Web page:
PATIENT CHARACTERISTICS: Age: 18 and over Performance status: ECOG 0-1 Life expectancy: Not specified Hematopoietic: WBC at least 3,000/mm3 Platelet count at least 100,000/mm3 No clinically significant hematologic disorder Hepatic: Bilirubin less than 2.0 mg/dL No clinically significant hepatic disease Hepatitis B surface antigen negative Renal: Creatinine less than 2.0 mg/dL No clinically significant renal disease Cardiovascular: No clinically significant cardiac disease Other: Not pregnant or nursing Fertile patients must use effective contraception Negative pregnancy test HIV-1 and HIV-2 negative HTLV-1 negative No significant psychiatric disorder that would prevent compliance No underlying condition that would preclude study therapy No autoimmune disease or other major immune system illness No active infection requiring parenteral antibiotic therapy

PRIOR CONCURRENT THERAPY: Biologic therapy: No prior immunotherapy with vaccines directed at MART-1 or gp100 melanoma antigens Prior interleukin-2 or interferon therapy allowed Chemotherapy: At least 4 weeks since prior chemotherapy and recovered No concurrent chemotherapy Endocrine therapy: Not specified Radiotherapy: At least 4 weeks since prior radiotherapy and recovered Surgery: At least 4 weeks since prior surgery (except study biopsies) and recovered Other: At least 4 weeks since prior experimental therapy and recovered At least 4 weeks since prior immunosuppressive drugs and recovered No other concurrent experimental therapy or anti-cancer drugs No concurrent immunosuppressive therapy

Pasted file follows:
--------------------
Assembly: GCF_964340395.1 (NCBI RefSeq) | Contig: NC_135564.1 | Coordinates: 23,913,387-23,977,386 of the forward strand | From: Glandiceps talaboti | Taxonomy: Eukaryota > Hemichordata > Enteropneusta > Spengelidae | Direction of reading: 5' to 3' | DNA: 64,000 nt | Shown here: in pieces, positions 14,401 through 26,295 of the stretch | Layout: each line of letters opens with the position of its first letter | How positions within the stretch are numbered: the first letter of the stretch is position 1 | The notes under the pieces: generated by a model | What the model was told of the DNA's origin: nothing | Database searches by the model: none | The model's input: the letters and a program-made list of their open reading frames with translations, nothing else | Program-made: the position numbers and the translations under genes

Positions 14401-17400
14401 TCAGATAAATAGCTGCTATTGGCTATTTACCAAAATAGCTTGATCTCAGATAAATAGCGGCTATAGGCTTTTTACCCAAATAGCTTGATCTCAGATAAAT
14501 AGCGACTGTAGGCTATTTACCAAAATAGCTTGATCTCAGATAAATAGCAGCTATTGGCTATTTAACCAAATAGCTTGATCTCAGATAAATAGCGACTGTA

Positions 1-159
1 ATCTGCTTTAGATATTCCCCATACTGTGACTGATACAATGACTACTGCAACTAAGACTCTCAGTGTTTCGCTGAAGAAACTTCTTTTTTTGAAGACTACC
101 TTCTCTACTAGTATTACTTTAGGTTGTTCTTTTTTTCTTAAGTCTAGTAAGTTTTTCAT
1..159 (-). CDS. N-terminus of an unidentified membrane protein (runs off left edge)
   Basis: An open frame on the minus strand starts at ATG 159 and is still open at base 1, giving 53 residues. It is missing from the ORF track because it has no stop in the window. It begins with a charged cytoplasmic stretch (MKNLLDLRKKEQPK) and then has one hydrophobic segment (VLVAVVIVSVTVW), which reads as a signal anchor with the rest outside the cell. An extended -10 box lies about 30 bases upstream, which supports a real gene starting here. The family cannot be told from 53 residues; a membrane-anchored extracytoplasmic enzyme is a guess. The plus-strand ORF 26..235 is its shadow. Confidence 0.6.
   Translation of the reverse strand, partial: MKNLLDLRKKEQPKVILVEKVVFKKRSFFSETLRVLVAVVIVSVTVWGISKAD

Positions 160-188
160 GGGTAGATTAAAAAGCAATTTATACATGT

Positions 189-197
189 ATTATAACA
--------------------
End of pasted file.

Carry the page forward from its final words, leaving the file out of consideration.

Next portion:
Contacts and Locations
Please refer to this study by its ClinicalTrials.gov identifier: NCT00004025

Locations
United States, Massachusetts
Dana-Farber Cancer Institute
Boston, Massachusetts, United States, 02115
United States, Texas
U.S. Oncology
Houston, Texas, United States, 77060
Sponsors and Collaborators
Genzyme, a Sanofi Company
Investigators
Study Chair: Amy E. Bock Genzyme, a Sanofi Company
  More Information

Additional Information:
No publications provided

ClinicalTrials.gov Identifier: NCT00004025     History of Changes
Other Study ID Numbers: CDR0000067245, GENZ-ML98-0501, DFCI-98258
Study First Received: November 1, 1999
Last Updated: January 3, 2014
Health Authority: United States: Federal Government

Keywords provided by National Cancer Institute (NCI):
stage III melanoma
stage IV melanoma
recurrent melanoma

Additional relevant MeSH terms:
Melanoma
Neuroendocrine Tumors
Neuroectodermal Tumors
Neoplasms, Germ Cell and Embryonal
Neoplasms by Histologic Type
Neoplasms
Neoplasms, Nerve Tissue
Nevi and Melanomas
Aldesleukin
Interleukin-2
Antineoplastic Agents
Therapeutic Uses
Pharmacologic Actions
Analgesics, Non-Narcotic
Analgesics
Sensory System Agents
Peripheral Nervous System Agents
Physiological Effects of Drugs
Central Nervous System Agents
Anti-HIV Agents
Anti-Retroviral Agents
Antiviral Agents
Anti-Infective Agents

ClinicalTrials.gov processed this record on April 17, 2014